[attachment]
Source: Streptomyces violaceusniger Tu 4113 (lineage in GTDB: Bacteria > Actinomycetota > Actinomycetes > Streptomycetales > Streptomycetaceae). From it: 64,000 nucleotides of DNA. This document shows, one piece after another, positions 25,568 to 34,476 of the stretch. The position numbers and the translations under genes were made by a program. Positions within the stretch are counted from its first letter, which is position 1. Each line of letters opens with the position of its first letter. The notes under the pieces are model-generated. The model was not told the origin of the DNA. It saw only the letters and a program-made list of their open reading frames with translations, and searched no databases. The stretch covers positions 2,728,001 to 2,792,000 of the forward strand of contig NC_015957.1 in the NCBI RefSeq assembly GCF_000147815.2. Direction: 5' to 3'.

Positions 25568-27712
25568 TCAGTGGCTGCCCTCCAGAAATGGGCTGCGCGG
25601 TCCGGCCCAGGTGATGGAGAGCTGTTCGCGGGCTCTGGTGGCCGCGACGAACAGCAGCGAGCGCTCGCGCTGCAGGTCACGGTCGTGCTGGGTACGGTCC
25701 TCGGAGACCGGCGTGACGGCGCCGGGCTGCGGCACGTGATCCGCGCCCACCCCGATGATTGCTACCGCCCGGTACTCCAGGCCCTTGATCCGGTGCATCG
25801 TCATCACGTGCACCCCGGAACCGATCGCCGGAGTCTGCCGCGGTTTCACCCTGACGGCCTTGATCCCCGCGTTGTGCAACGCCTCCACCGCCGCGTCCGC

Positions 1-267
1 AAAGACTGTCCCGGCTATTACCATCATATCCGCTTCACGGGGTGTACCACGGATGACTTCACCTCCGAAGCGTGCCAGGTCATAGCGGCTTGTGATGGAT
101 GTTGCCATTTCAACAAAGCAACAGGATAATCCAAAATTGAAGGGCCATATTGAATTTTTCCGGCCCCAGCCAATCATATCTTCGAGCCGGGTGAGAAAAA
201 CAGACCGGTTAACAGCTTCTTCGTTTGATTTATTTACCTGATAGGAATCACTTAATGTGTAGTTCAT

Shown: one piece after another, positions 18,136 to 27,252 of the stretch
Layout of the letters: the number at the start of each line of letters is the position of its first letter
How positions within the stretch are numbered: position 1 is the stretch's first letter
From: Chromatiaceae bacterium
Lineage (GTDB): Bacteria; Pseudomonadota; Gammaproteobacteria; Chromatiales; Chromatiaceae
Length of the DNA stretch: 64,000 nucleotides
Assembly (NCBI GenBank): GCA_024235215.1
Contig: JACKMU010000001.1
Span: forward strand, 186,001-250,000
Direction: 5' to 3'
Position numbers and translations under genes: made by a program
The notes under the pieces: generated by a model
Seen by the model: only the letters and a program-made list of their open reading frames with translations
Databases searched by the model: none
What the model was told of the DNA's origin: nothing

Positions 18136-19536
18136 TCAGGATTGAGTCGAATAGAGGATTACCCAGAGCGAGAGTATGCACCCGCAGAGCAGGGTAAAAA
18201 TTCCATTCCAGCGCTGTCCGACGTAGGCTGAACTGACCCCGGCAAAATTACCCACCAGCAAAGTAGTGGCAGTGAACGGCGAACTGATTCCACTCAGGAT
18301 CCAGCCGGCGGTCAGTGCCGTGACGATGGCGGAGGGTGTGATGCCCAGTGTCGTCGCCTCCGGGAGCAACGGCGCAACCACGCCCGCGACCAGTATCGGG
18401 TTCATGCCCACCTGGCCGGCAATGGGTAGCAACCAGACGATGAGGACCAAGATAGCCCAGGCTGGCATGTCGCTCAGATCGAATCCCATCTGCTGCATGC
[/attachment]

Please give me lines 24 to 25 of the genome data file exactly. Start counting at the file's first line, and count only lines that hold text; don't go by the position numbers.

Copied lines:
Databases searched by the model: none
What the model was told of the DNA's origin: nothing